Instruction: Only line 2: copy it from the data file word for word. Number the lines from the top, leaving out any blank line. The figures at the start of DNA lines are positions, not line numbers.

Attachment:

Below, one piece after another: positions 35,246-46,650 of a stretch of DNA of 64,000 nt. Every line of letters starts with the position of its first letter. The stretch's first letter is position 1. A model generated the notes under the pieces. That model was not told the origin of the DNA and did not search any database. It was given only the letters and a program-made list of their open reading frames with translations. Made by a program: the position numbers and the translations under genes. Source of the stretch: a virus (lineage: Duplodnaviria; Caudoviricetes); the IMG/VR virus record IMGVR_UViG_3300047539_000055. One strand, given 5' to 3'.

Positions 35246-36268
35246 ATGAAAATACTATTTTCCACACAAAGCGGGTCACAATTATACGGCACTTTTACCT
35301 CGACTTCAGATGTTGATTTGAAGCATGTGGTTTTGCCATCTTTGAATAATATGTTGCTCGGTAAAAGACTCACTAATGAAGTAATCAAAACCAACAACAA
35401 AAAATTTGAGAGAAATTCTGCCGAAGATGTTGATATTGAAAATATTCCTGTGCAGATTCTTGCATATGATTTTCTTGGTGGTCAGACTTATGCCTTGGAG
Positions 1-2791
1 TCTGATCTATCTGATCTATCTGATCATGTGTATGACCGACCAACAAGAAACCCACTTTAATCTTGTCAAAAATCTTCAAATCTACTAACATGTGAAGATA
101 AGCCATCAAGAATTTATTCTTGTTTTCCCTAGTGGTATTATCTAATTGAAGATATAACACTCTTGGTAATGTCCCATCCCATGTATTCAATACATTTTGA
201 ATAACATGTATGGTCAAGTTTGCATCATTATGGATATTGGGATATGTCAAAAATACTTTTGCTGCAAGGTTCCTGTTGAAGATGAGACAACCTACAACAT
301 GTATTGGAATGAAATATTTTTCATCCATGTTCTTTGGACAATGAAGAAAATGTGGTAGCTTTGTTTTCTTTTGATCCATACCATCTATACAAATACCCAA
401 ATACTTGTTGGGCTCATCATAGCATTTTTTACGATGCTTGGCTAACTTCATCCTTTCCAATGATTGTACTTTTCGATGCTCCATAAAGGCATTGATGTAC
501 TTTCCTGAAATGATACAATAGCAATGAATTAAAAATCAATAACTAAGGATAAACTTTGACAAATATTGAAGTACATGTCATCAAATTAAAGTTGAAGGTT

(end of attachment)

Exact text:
Positions 35246-36268